Molecular Staging Molecular Staging is addressing this demand with a portfolio of products and services based on technologies that are transforming the detection and measurement of both proteins and nucleic acids.
  • LifeSeq

    Human Gene Expression and Sequence Database

    LifeSeq® database is one of the world’s largest sources of genomic data. This commercial database of human gene expression and sequence information is used daily by scientists at more than 50 pharmaceutical research and development sites worldwide to identify therapeutic targets, to develop new approaches for diagnosing disease, and to understand the pharmacological and toxicological impact of new drugs on human tissues.

    Point-and-Click Biology

    Today, the path from gene discovery to drug development starts at the computer, where scientists can study biology thousands of genes at a time. LifeSeq software provides the data and the enabling tools to explore this wealth of genomic information, including the electronic equivalents of biological experiments such as Northern Blots and Library Subtractions. Using simple point-and-click commands, researchers can navigate through the database to retrieve vital information in just seconds, literally “biology in silico,”eliminating weeks of work in a traditional laboratory.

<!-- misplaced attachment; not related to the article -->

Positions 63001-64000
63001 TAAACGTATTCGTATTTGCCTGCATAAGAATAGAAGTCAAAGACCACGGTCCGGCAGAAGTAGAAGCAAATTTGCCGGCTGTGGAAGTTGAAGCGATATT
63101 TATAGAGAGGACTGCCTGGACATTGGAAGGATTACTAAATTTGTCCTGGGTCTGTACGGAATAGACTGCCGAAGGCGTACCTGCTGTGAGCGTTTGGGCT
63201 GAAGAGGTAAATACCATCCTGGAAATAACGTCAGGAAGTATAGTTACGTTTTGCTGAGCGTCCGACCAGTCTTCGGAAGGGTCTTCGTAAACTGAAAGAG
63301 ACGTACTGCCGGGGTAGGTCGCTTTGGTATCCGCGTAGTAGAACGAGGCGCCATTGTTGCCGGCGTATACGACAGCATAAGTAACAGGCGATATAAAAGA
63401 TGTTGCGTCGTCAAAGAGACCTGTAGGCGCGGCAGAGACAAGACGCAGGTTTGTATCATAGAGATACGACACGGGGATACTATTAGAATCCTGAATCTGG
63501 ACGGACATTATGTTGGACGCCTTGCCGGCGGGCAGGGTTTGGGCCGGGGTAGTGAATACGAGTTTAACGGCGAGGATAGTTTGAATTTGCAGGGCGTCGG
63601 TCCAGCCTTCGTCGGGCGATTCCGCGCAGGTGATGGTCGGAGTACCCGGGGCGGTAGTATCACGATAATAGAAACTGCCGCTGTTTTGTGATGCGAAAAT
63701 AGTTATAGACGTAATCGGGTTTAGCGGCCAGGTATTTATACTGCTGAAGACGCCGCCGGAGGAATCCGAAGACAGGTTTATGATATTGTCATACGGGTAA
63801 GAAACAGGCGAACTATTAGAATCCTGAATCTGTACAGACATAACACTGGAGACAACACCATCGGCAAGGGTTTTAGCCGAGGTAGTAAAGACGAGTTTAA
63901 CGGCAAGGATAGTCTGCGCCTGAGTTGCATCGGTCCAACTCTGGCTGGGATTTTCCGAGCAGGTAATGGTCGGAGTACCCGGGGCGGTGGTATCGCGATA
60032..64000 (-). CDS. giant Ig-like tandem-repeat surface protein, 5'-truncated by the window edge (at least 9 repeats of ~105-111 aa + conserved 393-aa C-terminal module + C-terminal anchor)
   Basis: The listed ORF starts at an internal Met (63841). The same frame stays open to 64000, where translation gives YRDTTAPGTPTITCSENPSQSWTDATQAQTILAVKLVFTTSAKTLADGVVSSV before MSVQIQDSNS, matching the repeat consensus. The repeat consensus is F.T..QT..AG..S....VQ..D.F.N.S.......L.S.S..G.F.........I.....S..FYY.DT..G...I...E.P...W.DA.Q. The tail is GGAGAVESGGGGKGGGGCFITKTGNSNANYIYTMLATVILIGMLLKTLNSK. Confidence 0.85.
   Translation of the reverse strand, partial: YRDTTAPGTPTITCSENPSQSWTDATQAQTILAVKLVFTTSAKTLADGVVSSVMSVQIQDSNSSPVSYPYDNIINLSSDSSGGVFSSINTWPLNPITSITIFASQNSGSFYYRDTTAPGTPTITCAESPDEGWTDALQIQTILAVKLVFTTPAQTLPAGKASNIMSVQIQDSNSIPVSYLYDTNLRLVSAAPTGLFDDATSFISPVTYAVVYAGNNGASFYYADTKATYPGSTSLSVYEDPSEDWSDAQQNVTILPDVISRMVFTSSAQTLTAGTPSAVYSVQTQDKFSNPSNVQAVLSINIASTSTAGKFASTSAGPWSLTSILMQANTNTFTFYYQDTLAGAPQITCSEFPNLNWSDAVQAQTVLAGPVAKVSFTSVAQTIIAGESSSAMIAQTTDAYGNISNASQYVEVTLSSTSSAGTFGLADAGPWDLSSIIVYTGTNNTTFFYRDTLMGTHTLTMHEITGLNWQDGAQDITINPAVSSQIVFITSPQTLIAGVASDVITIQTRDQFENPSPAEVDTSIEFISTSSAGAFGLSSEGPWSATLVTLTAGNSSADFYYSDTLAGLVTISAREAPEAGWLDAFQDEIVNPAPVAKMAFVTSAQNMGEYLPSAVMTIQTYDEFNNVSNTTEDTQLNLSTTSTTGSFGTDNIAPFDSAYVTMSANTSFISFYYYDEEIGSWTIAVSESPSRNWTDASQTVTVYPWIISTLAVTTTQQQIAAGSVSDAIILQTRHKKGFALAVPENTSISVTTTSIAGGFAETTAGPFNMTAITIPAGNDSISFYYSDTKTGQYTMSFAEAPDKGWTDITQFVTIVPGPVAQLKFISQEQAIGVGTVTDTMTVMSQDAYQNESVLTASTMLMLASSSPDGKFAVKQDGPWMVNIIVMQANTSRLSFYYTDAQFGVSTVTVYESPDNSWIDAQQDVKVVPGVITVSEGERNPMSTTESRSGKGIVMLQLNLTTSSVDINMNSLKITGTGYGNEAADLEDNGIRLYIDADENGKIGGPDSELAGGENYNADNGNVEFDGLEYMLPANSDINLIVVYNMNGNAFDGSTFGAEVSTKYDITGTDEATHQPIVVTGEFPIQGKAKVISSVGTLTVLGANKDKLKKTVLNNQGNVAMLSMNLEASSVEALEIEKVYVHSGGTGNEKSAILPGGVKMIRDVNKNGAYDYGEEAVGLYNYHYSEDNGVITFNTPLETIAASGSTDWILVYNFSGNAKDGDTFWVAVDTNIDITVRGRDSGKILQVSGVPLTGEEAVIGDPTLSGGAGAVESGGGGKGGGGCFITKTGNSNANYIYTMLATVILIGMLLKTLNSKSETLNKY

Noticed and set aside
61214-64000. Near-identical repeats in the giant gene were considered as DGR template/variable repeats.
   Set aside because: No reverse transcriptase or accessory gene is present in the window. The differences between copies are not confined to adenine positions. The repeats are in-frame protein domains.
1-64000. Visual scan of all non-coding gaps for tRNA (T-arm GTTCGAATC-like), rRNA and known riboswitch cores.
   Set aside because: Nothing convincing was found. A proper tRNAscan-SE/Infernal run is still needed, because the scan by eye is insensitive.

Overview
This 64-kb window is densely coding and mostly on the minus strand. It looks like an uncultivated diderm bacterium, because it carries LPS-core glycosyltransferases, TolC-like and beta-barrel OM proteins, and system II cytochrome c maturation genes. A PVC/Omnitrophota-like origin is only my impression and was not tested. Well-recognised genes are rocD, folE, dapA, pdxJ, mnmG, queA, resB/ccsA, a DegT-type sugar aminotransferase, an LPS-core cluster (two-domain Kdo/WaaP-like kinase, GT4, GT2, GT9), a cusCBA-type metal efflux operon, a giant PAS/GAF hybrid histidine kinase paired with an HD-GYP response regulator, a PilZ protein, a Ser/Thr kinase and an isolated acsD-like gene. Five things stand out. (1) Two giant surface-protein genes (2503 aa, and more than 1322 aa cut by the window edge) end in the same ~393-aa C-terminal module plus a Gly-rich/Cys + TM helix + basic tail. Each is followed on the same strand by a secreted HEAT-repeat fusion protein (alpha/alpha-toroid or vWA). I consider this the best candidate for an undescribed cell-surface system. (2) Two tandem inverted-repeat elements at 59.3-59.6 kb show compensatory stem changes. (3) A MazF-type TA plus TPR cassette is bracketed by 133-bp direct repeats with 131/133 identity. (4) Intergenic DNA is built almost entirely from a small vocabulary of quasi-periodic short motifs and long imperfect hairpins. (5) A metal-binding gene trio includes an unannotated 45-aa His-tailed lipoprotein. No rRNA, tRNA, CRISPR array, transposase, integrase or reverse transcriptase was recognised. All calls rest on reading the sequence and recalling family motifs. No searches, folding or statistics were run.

The sequence analysis and assembly tools built into LifeSeq sofware also allow scientists to compare gene sequences, to assign putative functional characteristics, to assemble consensus sequences, to identify polymorphisms, and even to “clone” new genes. New Java-enabled template viewers make it easier than ever to quickly assess results from BLAST searches for putative homologs and splice variants allowing the user to drill down to nucleotide level differences.
    Bioinformatics Excellence

    Incyte combines high-throughput DNA sequencing with state-of-the-art bioinformatics to identify and characterize the expressed genes of the human genome. This proprietary data is integrated with publicly available EST data, including sequences from the Washington University-Merck EST Project, The Institute for Genomic Research (TIGR), and the Cancer Genome Anatomy Project (CGAP) to create a powerful, information-based tool for drug discovery and development.

    Published on September 14, 2012 · Filed under: Technology; Tagged as: , ,
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